The reward for fasting is Allah

The reward for fasting is Allah

Amongst all the acts of worship and what it means to be obedient to Allah, fasting is the most acute in sharpening the soul’s awareness of Allah. Meaningful and conscientious fasting is a stringent regulation of one’s self in all of the components that satisfy the soul; the refraining from food and drink, fasting of the eyes, ears, hands and feet. By abstaining from that which is essential to sustaining human life at the times stipulated by Allah, with the intention of obedience, has a divinely nurturing effect on the soul.

Abu Hurayrah narrated that the Messenger of Allah () said: “Indeed your Lord said: ‘Every good deed is rewarded with ten of the same up to seven hundred times over, except for fasting. Fasting is for Me, and I shall reward for it.’

The Messenger of Allah () is highlighting that with intention and sincerity, any good action will carry weight in the Hereafter, rewards for which will be at least ten to a colossal 700-fold. If that’s not enough, Allah makes an exception to such generosity, and usually when one makes an exception we automatically think the exception will be less generous. Yet as explained  by scholarly commentators, the exception for fasting is a reward that is immeasurable: Allah, Himself. This is what makes fasting so incredibly monumental! This reward does not even come in the measurables of numbers.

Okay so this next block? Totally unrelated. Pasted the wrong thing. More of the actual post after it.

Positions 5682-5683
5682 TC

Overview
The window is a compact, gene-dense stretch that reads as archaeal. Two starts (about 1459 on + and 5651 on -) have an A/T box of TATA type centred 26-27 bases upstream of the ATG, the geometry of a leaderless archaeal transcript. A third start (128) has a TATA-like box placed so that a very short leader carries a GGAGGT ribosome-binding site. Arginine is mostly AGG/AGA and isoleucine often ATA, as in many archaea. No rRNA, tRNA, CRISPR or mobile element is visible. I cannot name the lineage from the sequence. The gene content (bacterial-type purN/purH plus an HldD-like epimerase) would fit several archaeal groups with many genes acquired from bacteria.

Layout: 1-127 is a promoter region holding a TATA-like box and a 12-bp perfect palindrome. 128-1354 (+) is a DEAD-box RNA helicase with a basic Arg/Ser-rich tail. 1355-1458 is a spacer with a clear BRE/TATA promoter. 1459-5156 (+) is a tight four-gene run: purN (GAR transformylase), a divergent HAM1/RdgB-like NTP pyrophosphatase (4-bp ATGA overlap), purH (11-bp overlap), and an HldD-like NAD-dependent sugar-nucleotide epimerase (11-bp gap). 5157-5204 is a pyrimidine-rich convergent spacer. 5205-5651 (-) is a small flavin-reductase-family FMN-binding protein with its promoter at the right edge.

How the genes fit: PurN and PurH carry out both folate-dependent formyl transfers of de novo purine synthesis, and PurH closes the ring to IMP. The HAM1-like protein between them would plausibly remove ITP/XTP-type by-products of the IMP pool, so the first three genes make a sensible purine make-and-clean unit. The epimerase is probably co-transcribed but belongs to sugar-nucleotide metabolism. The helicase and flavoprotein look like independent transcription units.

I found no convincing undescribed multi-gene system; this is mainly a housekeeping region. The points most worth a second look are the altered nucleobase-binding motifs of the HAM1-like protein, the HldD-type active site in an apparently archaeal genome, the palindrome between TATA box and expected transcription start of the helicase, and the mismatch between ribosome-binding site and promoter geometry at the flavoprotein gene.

Why is the reward so exceedingly generous? Fasting involves control of every single aspect of our conscious self that influences our way of thinking, decision-making and just being! All of our faculties and senses have to come under observance. This is why the sahaba (may Allah be pleased with them) and subsequent generations fasted profusely; they fasted the fast of Dawud (as) which is to fast every other day. For some, the only days they didn’t fast were the days of ‘Eid. This reward is not specific to Ramadan; the weight of the act of worship of fasting is so profound that Allah, Al-Kareem, is the reward for all conscious fasting, at any time of the year.

Fasting also sedates our caprice, dwindling our impetuous state and the desires within us. Our unthinking, fleeting and irascible self deflates because a part of what feeds those behaviours is food: types of food and overconsumption of food. The ceasing of eating and drinking, abstaining from physical relations and controlling our eyes, speech etc, brings us to an emptied state of being. When our desires are emptied, we are closer to being humble, and when we are humble we are much more closer to our Creator.

Shaykh Abdul Qadir Jilani, a great Hanbali scholar, was asked by his students about how he came to such a knowing and awareness of God. He responded by saying that he looked unto many paths to God (such as the path of generosity, courage, love and so on) and found that they were all crowded. But then he found one path that only very few had walked, and that was the path of being humble and meek in front of Allah.